Diesel repower estimate

mattinri

Lieutenant Commander
Joined
Jan 30, 2012
Posts
182
Likes
19
Location
Full time cruising
Boat Make
Nordhavn 46
I'm looking at a 2002 36' Willis Beale with an 8.1 Crusader gas engine. Does anyone have a rough estimate what it might cost to repower with diesel? It has a 2" shaft, so hopefully that would be good to go. I'd imagine I'd need the engine, transmission, controls/console and a new prop. Maybe 400 HP range to turn 14 knots?
 

djmarchand

Captain
Joined
Jul 24, 2012
Posts
664
Likes
293
Location
Litchfield, CT / Punta Gorda, Fl
Boat Make
Atlas Pompano 23 outboard
A factory remanned Cummins 5.9B 370 hp diesel will cost somewhere in the low $20s. Transmission and prop will add another $5K although you might not need a new prop. Installation will be $10K or more.

Look in the classified section of boatdiesel for running take out or remanned engines. IMO the Cummins would be a great choice for that boat.

A new Cummins QSB 380 common rail engine will cost at least $10K more. Other possibilities are the Yanmar 6LP 315 hp, the Yanmar 6LY 370 hp or the Volvo D6.

David
 
Last edited:

tunaorlater

Admiral
Joined
Sep 9, 2011
Posts
4,988
Likes
3,455
Boat Make
40' Northern bay
What size shaft is installed currently and is the angle right for engine clearence under the deck? That would probably be the biggest job. Also the spacing on the stringers? I would guess the current engine being a v8 that I'll be ok.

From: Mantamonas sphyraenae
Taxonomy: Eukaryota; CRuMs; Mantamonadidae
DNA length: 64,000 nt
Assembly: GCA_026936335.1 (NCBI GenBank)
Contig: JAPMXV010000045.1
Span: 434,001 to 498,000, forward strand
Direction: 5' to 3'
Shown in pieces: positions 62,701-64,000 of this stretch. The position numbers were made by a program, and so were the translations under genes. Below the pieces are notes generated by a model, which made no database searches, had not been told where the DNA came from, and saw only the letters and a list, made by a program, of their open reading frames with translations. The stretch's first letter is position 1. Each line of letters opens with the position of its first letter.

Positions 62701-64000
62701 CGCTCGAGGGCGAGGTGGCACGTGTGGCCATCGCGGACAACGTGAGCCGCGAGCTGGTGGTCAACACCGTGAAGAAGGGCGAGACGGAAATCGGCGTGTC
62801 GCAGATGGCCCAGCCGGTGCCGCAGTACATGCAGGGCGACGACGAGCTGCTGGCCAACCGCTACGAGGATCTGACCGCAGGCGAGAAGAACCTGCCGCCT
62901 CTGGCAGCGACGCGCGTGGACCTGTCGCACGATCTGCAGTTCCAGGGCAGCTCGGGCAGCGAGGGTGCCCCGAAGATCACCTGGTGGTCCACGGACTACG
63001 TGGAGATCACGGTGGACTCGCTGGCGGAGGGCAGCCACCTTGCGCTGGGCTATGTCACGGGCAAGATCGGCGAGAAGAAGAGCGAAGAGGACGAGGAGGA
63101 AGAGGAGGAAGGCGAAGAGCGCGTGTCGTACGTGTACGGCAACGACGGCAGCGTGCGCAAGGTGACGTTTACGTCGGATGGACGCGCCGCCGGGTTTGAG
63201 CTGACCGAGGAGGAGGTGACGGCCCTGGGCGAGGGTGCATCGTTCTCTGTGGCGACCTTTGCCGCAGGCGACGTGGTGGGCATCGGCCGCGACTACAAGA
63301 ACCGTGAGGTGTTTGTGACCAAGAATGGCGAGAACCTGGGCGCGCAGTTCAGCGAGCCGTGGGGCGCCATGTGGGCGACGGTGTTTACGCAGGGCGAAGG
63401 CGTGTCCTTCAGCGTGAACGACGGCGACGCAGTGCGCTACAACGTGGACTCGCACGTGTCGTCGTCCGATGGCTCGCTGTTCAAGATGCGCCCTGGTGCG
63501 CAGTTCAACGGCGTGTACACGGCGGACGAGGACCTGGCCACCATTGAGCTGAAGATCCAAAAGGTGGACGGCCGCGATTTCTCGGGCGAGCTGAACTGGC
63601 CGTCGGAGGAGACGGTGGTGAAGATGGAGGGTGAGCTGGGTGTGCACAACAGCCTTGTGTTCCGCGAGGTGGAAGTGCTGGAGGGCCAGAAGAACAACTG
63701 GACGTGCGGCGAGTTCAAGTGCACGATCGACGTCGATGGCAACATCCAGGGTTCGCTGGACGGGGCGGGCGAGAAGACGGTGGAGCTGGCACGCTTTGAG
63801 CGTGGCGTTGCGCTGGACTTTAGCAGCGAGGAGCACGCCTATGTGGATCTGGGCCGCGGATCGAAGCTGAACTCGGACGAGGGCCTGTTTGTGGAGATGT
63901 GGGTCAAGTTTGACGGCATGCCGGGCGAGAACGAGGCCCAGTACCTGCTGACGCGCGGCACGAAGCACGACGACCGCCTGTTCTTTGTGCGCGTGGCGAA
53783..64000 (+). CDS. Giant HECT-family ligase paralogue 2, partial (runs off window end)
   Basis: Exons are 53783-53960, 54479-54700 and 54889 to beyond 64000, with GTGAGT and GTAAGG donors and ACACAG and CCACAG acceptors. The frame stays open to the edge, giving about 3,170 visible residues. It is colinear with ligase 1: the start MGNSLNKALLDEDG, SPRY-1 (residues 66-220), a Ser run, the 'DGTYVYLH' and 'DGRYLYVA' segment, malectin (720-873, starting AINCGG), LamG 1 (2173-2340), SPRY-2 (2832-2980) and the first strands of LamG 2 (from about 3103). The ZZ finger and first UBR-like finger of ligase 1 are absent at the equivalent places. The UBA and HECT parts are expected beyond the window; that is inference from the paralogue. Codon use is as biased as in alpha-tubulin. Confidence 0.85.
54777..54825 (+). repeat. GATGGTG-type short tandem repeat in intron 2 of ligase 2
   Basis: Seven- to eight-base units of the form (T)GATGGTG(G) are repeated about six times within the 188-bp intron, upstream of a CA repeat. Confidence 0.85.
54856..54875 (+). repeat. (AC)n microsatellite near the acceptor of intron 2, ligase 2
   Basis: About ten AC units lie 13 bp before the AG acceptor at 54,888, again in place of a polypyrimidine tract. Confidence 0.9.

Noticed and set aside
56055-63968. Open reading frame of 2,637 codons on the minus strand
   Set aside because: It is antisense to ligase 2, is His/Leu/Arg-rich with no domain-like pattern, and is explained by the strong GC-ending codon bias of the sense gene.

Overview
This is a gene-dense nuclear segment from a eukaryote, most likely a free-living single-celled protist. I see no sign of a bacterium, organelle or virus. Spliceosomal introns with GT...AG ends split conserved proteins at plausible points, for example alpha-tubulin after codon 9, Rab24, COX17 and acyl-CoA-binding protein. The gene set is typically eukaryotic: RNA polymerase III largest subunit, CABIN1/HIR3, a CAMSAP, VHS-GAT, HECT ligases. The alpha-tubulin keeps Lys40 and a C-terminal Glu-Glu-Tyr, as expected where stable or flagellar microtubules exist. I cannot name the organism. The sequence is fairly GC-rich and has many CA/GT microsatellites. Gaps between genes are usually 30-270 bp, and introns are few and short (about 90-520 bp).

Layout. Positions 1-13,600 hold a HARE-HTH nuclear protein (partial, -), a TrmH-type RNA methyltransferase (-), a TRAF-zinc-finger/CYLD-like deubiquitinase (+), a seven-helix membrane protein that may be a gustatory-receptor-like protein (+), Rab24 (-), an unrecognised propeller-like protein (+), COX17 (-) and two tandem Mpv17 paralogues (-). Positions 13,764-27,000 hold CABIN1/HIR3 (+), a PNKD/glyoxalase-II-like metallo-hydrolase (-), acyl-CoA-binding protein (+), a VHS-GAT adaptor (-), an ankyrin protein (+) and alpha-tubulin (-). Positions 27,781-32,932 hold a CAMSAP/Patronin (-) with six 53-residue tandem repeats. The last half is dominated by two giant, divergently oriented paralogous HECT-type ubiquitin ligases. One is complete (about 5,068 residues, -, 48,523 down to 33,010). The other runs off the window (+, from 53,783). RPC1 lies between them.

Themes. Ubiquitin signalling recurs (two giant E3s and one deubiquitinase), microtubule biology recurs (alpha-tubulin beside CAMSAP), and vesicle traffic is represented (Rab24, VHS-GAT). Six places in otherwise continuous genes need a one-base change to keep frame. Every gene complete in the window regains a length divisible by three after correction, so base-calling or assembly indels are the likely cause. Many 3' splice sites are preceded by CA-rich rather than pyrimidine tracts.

petrel

Rear Admiral
Joined
Dec 17, 2011
Posts
1,583
Likes
381
Location
NC
Boat Make
56' DMR, 31' BHM
A 370 hp B series sounds like a bad plan for a 36' boat. You need more ass for a boat that size. The C series is much more appropriate. More power at lower RPM's.
 

Nighthawk

Lieutenant Commander
Joined
Feb 11, 2012
Posts
121
Likes
21
Location
Portsmouth, RI
Boat Make
Carolina Classic
C series Cummins @ 450 HP reman is about 24K. 2 year warranty for non commercial, hard to beat.

Of course the nickle and diming for a project like this will end up way more than just the engine $$ in a crate. Does the fuel tank(s) for example have fuel return connections? Engine mount brackets, stinger mods maybe, mounts, gearset, bigger seawater intake, huge exhaust mods, harness, gauges it will get pricey and if you are not doing it yourself the labor will be huge.
 

offshore31

Captain
Joined
Oct 18, 2011
Posts
584
Likes
141
Location
NH
don't forget that on the remans they want a core engine. and the block can't be ventilated. its more expensive if you don't have a core.
 

CEShawn

Vice Admiral
Joined
Sep 21, 2011
Posts
3,329
Likes
1,226
Location
Cape Cod, MA
Boat Make
Downeastless
I think I'd up that 10k especially if you weren't doing the complete repower yourself. I mean god labor rates at yards up here are basically 100/hr. So much can be going into that... I was figuring 5K in cost to just upgrade from 200HP to 260HP and doing the work myself, thats not including the engine of course...
 

jojobee

Commander
Joined
Sep 5, 2011
Posts
429
Likes
33
What are you doing with the boat? Any of the yanmars or cummins (including B series) will be heavier duty than the crusader.
 

mattinri

Lieutenant Commander
Joined
Jan 30, 2012
Posts
182
Likes
19
Location
Full time cruising
Boat Make
Nordhavn 46
We'd be coastal cruising. Typically a 4 hr run each day. I'd prefer 14 kts & hull speed once we reach the destinations. We typically put on around 200 hrs a year.
 

djmarchand